After the House Lights

Digging into identity with Klondykes


Living in Canada, you can’t help but hear about the Klondike Gold Rush in general terms: 100,000 people making their way to one of the harshest areas of North America in pursuit of riches. Or, alternatively, as a means of escaping something.

Mackenzie Reurink and Rebecca Ann Merkley in Klondykes. Photo credit: Ian Jackson/EPIC Photography

Klondykes – a Guys in Disguise and Theatre Network production playing until February 21 – focuses on the experience of two women during the gold rush, particularly honing in on how each person’s expression of their gender influences their experience of the gold rush.

Told as a song cycle musical, Klondykes is a self-described ‘sort-of love story’ about Hattie (played by Mackenzie Reurink) and Loosey (played by Rebecca Ann Merkley). The two protagonists – one from the east, the other from the west, both running from something – meet while working as dance hall girls in Winnipeg, serving drinks and entertaining the men that they themselves have no interest in. Brought together in these circumstances, the two fall in love. Their bliss is nearly ruined when Loosey gets herself into legal trouble, but Hattie, in a decision that seems driven by equal parts love and opportunity, seizes the moment to suggest they run away together to the north to join the gold rush. Upon arrival, they find out that unaccompanied women are not allowed into the north, and so Hattie dons a man’s garb and the two settle into life as “man and woman” in a gold rush town. However, the two must learn what the identities they have adopted mean for themselves and for their relationship.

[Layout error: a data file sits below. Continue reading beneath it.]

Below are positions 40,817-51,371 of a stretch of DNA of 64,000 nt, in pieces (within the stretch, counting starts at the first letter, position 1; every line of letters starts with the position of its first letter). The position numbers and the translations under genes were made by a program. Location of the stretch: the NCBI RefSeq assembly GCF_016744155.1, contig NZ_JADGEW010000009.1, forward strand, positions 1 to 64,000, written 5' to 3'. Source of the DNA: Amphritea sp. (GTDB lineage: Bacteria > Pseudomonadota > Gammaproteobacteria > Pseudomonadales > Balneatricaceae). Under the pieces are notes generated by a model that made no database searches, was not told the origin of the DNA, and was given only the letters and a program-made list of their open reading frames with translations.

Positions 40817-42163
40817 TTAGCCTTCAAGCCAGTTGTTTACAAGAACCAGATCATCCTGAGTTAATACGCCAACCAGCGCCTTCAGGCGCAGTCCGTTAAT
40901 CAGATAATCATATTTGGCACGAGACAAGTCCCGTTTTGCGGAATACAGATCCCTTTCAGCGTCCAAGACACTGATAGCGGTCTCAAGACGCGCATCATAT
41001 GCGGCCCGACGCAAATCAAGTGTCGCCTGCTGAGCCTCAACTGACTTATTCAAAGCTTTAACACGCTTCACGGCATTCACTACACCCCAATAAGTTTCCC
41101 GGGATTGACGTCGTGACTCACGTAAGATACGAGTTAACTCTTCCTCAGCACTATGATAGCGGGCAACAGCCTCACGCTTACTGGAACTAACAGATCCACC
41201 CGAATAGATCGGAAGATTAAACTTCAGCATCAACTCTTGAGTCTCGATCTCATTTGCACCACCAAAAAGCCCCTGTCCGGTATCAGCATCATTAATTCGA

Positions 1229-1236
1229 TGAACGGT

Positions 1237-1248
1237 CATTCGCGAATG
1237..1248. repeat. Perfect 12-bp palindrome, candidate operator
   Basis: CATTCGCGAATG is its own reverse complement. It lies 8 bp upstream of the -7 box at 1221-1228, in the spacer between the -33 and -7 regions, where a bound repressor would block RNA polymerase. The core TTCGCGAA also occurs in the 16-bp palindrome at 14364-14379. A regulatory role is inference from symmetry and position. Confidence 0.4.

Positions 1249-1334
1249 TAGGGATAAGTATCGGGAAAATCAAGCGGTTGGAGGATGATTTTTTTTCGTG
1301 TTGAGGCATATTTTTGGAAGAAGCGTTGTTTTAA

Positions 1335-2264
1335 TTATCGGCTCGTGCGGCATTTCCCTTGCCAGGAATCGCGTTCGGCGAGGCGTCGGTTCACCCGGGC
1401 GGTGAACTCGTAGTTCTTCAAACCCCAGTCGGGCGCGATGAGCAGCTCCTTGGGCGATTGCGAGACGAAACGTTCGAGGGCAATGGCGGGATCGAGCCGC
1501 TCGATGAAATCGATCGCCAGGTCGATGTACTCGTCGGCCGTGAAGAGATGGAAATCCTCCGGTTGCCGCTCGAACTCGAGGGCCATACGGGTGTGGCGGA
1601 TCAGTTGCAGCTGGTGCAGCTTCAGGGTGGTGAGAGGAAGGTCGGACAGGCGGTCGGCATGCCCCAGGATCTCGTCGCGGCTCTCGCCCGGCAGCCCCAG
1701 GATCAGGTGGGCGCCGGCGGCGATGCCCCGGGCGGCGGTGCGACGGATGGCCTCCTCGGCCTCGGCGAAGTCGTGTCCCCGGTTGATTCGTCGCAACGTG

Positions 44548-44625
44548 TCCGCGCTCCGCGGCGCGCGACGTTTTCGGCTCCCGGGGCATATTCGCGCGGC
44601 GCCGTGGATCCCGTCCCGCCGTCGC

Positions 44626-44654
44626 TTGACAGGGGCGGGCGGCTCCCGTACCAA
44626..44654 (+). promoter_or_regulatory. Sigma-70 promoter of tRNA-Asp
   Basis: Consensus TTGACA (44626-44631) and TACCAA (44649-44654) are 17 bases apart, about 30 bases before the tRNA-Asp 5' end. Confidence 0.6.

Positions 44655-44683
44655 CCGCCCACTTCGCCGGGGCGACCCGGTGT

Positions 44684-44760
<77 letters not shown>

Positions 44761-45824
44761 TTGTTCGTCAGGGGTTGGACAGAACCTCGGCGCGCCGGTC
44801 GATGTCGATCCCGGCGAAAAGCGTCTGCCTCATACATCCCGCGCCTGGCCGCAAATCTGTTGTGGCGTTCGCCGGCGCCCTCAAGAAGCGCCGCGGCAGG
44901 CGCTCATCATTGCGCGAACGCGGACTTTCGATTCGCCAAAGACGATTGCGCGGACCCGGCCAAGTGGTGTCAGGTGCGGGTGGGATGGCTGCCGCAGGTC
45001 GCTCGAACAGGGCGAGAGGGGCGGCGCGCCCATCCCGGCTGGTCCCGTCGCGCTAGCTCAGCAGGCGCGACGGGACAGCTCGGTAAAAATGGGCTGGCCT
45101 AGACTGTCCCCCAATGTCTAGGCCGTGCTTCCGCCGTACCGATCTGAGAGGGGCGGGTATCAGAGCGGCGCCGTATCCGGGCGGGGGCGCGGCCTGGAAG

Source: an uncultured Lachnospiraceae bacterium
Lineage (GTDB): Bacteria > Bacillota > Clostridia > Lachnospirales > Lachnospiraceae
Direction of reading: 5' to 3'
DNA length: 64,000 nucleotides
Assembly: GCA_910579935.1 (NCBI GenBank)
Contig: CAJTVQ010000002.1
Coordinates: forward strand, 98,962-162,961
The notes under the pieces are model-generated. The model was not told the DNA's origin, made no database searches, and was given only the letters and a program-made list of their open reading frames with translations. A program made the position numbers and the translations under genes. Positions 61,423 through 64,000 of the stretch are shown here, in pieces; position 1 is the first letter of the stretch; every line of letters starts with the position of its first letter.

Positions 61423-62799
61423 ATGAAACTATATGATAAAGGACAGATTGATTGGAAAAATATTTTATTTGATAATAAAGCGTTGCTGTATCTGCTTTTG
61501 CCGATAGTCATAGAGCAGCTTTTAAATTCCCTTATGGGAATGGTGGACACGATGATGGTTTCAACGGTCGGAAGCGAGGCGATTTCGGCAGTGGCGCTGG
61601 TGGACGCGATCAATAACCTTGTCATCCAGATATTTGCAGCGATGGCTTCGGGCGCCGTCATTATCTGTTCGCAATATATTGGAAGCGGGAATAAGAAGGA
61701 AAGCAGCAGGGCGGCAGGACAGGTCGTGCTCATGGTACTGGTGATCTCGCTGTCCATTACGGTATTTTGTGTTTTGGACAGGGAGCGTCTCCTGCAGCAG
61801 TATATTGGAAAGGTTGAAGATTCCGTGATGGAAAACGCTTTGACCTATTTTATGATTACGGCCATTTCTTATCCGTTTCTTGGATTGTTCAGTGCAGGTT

Guiding the audience through Hattie and Loosey’s story is the narrator, played by Amanda Neufeld. Amanda also plays a host of other characters the two meet in their journey: a mountie, Black Pearl (the owner of a dance hall in the Yukon), and Mister Yen (a Chinese owner of a laundromat and bath house), completely transforming between each character and allowing them to tell their own stories of adapting to the very different social environment of the north.

Written by Trevor Schmidt and Darrin Hagen, Klondykes explores what it is like to move through the world as a woman with a specific lens on self-expression through feminine or masculine characteristics. While the play uses the idea of outer appearances to open up that conversation, the play goes much deeper than appearances. It asks questions that go beyond the clothes the characters choose to adopt, such as how emotionally intelligent are you? Or how ambitious are you? Or, do you react to things by reflecting internally or projecting externally? Are you a feminine woman or a masculine woman and how does that dictate your perceived place in the world? While obviously Klondykes is told in the context of the late 1800s, it’s easy to draw the line between then and now.

In particular, I loved how this idea of one’s outer appearance was expressed through two contrasting songs: the pants song and the corset song. The pants song happens as Hattie dons pants and an overcoat to present herself as a man so she and Loosey can enter the Yukon. From this moment onwards, we watch Hattie find her place in the world as she is finally able to express herself as a masculine woman in an environment where her masculinity is rewarded.